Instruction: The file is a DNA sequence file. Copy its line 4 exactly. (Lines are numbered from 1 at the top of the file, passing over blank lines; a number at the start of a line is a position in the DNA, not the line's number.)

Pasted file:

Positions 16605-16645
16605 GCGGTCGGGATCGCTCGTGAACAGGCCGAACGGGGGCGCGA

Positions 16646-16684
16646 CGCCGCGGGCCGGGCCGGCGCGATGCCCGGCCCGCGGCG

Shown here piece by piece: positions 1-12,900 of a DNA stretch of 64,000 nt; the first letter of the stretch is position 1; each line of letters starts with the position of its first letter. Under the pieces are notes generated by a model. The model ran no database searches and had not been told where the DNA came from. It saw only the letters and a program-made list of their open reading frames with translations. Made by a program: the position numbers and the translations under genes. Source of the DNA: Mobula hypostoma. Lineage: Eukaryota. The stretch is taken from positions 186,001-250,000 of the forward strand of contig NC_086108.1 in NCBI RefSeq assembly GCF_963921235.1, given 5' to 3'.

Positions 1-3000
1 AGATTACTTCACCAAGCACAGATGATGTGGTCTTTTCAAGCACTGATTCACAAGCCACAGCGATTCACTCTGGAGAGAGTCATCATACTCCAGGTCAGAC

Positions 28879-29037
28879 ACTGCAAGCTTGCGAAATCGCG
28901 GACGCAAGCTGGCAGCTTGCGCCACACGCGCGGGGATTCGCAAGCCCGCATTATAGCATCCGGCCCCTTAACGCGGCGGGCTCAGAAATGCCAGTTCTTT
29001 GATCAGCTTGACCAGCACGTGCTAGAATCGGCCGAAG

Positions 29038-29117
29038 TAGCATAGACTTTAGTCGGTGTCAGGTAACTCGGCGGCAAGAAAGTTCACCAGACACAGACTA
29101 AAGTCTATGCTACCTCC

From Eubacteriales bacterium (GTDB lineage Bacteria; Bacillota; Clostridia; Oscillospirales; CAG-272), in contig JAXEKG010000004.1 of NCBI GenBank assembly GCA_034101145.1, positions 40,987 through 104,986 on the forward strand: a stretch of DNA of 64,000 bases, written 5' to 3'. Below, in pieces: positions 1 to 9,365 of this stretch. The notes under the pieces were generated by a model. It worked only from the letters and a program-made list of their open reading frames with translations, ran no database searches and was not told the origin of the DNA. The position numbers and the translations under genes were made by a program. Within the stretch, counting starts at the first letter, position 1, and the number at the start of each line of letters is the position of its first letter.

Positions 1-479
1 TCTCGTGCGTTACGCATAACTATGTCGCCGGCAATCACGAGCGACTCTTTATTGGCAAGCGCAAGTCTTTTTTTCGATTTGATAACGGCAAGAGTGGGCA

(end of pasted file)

16646 CGCCGCGGGCCGGGCCGGCGCGATGCCCGGCCCGCGGCG